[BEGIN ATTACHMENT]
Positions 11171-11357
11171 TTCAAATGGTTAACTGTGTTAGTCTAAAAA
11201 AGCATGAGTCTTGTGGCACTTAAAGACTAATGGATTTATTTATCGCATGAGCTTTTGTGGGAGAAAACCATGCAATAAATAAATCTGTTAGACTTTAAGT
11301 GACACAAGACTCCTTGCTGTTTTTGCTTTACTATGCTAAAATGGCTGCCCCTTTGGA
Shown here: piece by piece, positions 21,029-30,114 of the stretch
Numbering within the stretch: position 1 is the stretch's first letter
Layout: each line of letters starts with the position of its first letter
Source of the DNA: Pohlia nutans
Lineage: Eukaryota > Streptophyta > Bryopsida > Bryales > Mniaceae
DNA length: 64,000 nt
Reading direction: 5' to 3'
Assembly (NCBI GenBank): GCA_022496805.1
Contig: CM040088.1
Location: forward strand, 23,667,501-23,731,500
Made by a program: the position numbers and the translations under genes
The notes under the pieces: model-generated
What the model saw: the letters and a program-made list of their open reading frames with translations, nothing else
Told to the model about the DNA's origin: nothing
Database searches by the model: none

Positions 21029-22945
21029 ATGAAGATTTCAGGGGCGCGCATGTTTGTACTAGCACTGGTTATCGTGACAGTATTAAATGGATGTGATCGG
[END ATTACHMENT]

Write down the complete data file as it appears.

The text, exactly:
Positions 11171-11357
11171 TTCAAATGGTTAACTGTGTTAGTCTAAAAA
11201 AGCATGAGTCTTGTGGCACTTAAAGACTAATGGATTTATTTATCGCATGAGCTTTTGTGGGAGAAAACCATGCAATAAATAAATCTGTTAGACTTTAAGT
11301 GACACAAGACTCCTTGCTGTTTTTGCTTTACTATGCTAAAATGGCTGCCCCTTTGGA
Shown here: piece by piece, positions 21,029-30,114 of the stretch
Numbering within the stretch: position 1 is the stretch's first letter
Layout: each line of letters starts with the position of its first letter
Source of the DNA: Pohlia nutans
Lineage: Eukaryota > Streptophyta > Bryopsida > Bryales > Mniaceae
DNA length: 64,000 nt
Reading direction: 5' to 3'
Assembly (NCBI GenBank): GCA_022496805.1
Contig: CM040088.1
Location: forward strand, 23,667,501-23,731,500
Made by a program: the position numbers and the translations under genes
The notes under the pieces: model-generated
What the model saw: the letters and a program-made list of their open reading frames with translations, nothing else
Told to the model about the DNA's origin: nothing
Database searches by the model: none

Positions 21029-22945
21029 ATGAAGATTTCAGGGGCGCGCATGTTTGTACTAGCACTGGTTATCGTGACAGTATTAAATGGATGTGATCGG